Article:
Lastly, we’ll take a look at the livery editor. I’ll be the first to admit that I’m god awful when it comes to artsy stuff, so take what I saw with a grain of salt. It’s about what you’d expect from any livery editor, with a good amount of shapes and colors to work with, plenty of shapes, and easy enough to place them. I only ever tweaked the paint and tire colors for my favorite vehicles, which even that offers a good amount of paint styles, from pearlescent to plain. Even a new paint job isn’t hard to get done.
While it might seem like I’m nitpicking a lot here, I do so in hopes that these things get changed down the road, seeing how much they did absolutely right. The game’s still fresh, and there’s plenty of time to make the tweaks needed to turn this into the casual racing game of the decade. Casual racing has been pretty sparse, and this is without any doubt the injection of life the genre’s been in desperate need of, a real turn-your-brain-off romp ‘n stomp motor festival. The simple, pick-up-and-play racing action keeps things tame so anyone can pick one of the several rides and zoom down the masterfully crafted tracks without any fuss and little learning curve. With only a few misgivings to work on as of this review, Hot Wheels Unleashed has first place already in the bag, and I’m eager to see it continue succeeding down the line.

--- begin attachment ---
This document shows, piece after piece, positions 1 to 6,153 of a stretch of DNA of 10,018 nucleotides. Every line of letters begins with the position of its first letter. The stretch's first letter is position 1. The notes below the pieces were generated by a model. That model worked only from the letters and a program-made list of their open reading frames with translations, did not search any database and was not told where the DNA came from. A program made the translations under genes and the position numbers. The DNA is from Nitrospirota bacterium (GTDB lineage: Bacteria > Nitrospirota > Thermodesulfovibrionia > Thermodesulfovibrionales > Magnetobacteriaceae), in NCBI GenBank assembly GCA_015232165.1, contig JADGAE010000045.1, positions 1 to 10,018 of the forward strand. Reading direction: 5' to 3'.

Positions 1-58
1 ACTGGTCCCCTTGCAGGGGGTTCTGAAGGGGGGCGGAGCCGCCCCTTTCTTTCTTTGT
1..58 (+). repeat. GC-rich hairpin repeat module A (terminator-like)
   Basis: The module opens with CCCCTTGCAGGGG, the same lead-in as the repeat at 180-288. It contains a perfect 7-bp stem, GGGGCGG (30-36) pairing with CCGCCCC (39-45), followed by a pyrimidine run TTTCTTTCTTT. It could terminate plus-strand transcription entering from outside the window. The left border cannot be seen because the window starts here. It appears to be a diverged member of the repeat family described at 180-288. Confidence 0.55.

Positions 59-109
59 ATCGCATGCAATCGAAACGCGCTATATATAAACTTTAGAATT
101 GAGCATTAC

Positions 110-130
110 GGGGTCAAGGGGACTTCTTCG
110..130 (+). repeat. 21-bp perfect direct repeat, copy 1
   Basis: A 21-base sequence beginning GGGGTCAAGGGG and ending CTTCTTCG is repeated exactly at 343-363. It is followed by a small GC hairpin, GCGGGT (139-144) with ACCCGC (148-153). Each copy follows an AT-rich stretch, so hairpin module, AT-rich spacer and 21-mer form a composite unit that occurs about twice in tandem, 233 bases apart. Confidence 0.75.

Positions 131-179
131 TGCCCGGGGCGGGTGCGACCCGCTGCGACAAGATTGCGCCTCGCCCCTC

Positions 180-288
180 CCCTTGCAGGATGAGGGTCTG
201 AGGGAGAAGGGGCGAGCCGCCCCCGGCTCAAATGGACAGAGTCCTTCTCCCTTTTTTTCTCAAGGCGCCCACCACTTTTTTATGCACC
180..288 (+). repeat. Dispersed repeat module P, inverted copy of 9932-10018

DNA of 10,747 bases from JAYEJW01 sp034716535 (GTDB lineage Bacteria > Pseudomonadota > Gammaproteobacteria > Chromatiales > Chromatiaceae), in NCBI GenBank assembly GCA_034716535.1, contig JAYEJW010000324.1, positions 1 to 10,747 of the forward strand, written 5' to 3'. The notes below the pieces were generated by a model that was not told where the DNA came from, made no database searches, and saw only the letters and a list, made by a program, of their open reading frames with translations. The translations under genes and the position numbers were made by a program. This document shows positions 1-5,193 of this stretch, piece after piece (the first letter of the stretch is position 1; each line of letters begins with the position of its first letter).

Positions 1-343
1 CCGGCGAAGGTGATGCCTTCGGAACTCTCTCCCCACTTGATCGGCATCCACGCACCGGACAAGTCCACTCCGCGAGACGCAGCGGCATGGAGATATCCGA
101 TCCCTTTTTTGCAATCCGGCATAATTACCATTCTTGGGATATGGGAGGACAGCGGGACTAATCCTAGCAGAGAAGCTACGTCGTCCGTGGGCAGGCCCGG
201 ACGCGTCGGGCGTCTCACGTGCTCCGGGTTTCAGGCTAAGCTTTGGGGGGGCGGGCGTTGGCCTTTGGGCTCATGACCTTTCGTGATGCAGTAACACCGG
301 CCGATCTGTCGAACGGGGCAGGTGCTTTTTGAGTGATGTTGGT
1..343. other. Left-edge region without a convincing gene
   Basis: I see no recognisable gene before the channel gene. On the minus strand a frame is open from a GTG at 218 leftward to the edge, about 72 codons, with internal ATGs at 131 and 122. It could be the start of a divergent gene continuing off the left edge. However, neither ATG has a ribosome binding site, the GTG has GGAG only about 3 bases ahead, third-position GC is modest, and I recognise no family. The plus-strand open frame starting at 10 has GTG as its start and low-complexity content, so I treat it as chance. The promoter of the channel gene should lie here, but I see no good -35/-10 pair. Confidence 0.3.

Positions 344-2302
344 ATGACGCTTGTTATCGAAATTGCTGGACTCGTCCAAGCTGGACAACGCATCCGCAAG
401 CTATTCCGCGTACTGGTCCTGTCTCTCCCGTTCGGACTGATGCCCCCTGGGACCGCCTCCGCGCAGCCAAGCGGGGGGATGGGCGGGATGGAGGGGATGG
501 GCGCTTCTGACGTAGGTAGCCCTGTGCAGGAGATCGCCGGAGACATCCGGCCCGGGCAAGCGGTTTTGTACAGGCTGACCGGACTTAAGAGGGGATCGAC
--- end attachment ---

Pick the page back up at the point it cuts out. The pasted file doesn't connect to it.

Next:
Final Verdict 4.5/5
Available on: Steam (Reviewed), PlayStation 4, Xbox One, Switch; Publisher: Milestone; Developer: Milestone; Number of players: single-player (campaign), Splitscreen Multiplayer, Online Multiplayer; Released: August 30, 2021; MSRP: $49.99
Full disclosure: The developer provided a review copy.